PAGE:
Monday, September 2, 2013

Close Reading: Please don't let it be a return to "Read to answer the three questions at the end of the chapter."

This week marks the first of seven weeks of a Blog-a-thon from Christopher Lehman and Kate Roberts as they celebrate the coming publication of their new book from Heinemann, Falling In Love With Close Reading.  You can read their posts on Mondays here and on Thursdays here.  Chris and Kate invite readers to share their own thinking about close reading along the way.

That is what has inspired me to reboot my professional blog and share some of the things I've been concerned about for a while now as it relates to "close reading."  I'm hoping to return to regular posting here as a way to work through my thinking about literacy in general and coaching specifically.  I know that when I sit down and write my way through a topic, I come away with a greater understanding of whatever it was I was wrestling with.

Today it's close reading.

Chris really got my attention when he wrote this today:

"The term “close reading” seems to be experiencing a similar misapplied overuse:
Last spring, I attended a session on close reading at my state's reading association conference.  I was appalled by what I heard.  The presenters were basically saying that the purpose of close reading was to answer "text-dependent questions" and gave many examples of such questions.  Almost all of them were of the type that you would find at the ends of chapter sections in social studies or science books.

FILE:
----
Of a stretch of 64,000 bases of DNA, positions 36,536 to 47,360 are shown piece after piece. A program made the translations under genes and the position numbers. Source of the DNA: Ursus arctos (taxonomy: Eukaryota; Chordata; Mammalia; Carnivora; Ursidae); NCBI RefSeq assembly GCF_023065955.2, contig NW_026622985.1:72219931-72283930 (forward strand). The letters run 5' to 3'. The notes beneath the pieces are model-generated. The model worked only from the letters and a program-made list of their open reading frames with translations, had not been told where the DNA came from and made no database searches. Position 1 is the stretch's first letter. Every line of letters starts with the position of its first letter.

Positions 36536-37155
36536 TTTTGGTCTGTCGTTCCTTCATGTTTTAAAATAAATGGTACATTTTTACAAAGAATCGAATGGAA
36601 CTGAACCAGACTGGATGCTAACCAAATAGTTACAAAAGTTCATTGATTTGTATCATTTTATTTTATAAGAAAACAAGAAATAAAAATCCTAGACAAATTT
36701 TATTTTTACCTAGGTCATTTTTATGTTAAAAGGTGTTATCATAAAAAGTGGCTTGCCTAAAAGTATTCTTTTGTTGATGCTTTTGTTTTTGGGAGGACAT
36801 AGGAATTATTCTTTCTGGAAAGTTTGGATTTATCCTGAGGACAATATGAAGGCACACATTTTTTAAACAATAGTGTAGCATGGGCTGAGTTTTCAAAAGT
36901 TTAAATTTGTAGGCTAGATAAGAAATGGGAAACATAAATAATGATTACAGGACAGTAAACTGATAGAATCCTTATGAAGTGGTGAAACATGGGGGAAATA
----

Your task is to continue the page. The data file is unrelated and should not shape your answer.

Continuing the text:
If the whole point of the Common Core State Standards is to make sure students are college- and career- reading, then how does having students answer only these types of questions make them ready?  I can't remember a college professor in either my undergraduate or graduate work telling me to read a chapter and then answer the questions at the end.  Instead, I was asked to tease out what the author was trying to say or to trace a line of thinking across several texts or some such task that required me to think critically and read carefully in order to find the evidence to support my thinking or assertions.  This is the type of close reading I ask my students to do.

Another red-flag for me was the almost complete absence of student-generated questions. In the model described, there seemed to be no room for students to generate and find the answers to their own questions, generated by and answered within the text.  As an adult reader, I am asking and answering my own questions all of the time, and not at the direction of a teacher.  I ask myself questions like "WHAT?!" and "Where did that come from?" when an author surprises me. I ask, "Where can I find out more about XXX?" when an author hooks me on a topic.  I reread passages that make me stop in my tracks and notice the quality of the writing so that I can figure out how to do the same in my own writing.

In my coaching work with teachers, I will be thinking through many issues surrounding close reading as we move closer and closer to the PARCC assessments here in Illinois.  I'll be "close reading" just about every book and article on the topic that I can get my hands on. It will be through that careful reading and consideration that I will be able to refine my own thinking about this topic.  I'm looking forward to the journey.

1 comment:

  1. Mindi,
    I share your concern about "text-dependent questions" as they have been causing stomach twinges for me the last few months. All too often, the questions have become an excuse for returning to low-level questioning in order to ferret out all the "right answers" before allowing the students to do any thinking. That has totally turned reading back into a mind-numbing, avoid-at-all cost activity which is opposite of the joyful reading that I want for all students everywhere!